The Dark Days Are Behind You
Author’s Note: This blog includes implications of self-harm and suicide.
I saw a post on Instagram this week that read, “you’ve made it through the ten darkest weeks of winter.” What a notion. To know we’ve already made it through the darkness. The worst is behind us.
Very few people know this, but my time in graduate school was some of the worst days of my life. The program was rigorous, yes, but the darkness came from my mental health. The tears, the solitude, the panic attacks… it felt torturous. My Dad often reflects on the program as “the thing that nearly killed me”. He’s not wrong. There were nights I’d soak in my bathtub, sincerely wondering if life was worth living when it felt so hard.
Those days were dark. They were isolating and cold and challenging. Looking back, my mental illness made those days infinitely more difficult than they needed to be. Still, I survived. Still, I walked across a stage and received a diploma holder. The degree came 6-8 weeks later.
There are so many lessons I learned in those days of darkness. I discovered the life-saving effects of a balanced brain when I started taking medication. I sat through life-changing conversations when I began consistent therapy. I know how powerful moving my body can be for my entire physical state after daily workouts for almost a decade. I’ve learned how to wipe away the tears and clear my mind through journaling. I’ve listened to hundreds of guided meditations on releasing pressure, anxiety, and fear. That is how I’ve gotten out of my darkness. It still lingers in my mind every day, like a storm cloud looming in the distance, but the darkness does not dominate my heart anymore.
I was so struck by the words in that Instagram post this week. We’ve made it through the darkest days of winter. The ten weeks with the least hours of sunlight are behind us. Wouldn’t it be nice if those same messages were delivered to us in life?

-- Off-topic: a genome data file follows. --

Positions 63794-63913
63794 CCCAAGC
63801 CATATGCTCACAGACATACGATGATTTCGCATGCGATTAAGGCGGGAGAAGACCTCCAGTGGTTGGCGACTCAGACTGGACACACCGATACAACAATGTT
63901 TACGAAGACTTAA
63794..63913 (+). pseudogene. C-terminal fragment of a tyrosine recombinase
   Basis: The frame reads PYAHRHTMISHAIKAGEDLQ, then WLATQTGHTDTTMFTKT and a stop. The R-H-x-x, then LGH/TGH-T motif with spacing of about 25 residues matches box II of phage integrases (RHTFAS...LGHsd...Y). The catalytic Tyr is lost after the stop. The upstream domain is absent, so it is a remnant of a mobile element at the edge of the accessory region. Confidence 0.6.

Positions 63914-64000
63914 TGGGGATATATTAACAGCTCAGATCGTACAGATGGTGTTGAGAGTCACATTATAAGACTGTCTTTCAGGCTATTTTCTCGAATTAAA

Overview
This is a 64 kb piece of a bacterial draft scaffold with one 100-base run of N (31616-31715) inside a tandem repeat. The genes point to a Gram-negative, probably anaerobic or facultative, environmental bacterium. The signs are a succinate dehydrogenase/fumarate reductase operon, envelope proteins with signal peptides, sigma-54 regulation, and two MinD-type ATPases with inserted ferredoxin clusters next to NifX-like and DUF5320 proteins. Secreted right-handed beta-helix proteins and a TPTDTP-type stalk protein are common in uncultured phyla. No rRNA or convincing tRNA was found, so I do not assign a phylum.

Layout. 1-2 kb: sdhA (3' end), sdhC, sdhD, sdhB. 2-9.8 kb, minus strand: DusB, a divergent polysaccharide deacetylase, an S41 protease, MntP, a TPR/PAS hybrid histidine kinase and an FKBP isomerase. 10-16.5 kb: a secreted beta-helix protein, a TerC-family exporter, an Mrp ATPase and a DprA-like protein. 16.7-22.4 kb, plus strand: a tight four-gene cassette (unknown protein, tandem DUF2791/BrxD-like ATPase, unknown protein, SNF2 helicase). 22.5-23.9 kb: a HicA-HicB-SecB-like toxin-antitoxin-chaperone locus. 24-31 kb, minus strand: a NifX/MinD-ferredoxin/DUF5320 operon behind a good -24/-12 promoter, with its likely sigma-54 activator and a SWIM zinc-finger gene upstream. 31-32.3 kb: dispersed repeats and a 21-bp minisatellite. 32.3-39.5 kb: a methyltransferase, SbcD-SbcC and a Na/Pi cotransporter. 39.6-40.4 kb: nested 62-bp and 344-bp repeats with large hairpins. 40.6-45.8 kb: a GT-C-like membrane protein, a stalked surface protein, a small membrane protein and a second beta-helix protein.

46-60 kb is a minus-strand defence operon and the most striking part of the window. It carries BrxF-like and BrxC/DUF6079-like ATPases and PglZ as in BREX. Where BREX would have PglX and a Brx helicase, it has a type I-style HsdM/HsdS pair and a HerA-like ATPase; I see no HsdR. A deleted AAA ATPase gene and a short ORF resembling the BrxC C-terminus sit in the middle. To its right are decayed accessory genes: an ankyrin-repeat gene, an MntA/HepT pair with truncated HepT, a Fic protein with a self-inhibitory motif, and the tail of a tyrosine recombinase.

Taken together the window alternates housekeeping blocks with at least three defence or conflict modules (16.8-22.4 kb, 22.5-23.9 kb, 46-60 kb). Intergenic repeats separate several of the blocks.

You’ve made it through the worst of this pain. It gets easier from here.
You’ve cried the heaviest tears. More joy is ahead.
You’ve made it through the deepest darkness in your life. You will not have to feel this again.
It all sounds a bit like a fortune cookie to me. The words are just written there, we apply the meaning. In reality, there is no timeline. There are no push notifications to let us know the emotional shift is coming. There is no warning about darkness ahead or brighter days on the horizon. There is this day. Here and now. That’s all we get. One day at a time.
That was one of the most powerful pieces of advice I’ve ever received. “Just take it one day at a time.” As someone with Generalized Anxiety Disorder, the anxious voice is always assuming the worst-case scenario while trying to think of solutions for problems that haven’t happened yet. My imagination tries to create a black-and-white future in a world that’s full of color. More often than not, that black-and-white story-telling only causes more pain, more anxiety, and more fear.
No, we don’t get updates on Instagram about the future of our lives. We don’t get a projected timeline for any experience. We do, however, get to choose the people with whom we live this life and the actions we take to make it better.
Of the many lessons I learned in a walk with darkness, the most significant is the power of speaking. One of my favorite writers, Anne Lamott, wrote, “All too often it is audacity and not talent that moves an artist to center stage.” You may not consider yourself an artist and you may not be concerned with center stage. But, in the story of your own life, you must be bold, brave, and audacious in speaking your truth. Darkness will always, always win in silence. Love and light are found in transforming thoughts into words.
I can’t tell you exactly when any darkness will end, but I know there are possibilities and miracles you cannot imagine that take form when you’re brave enough to speak. The light is waiting for you.
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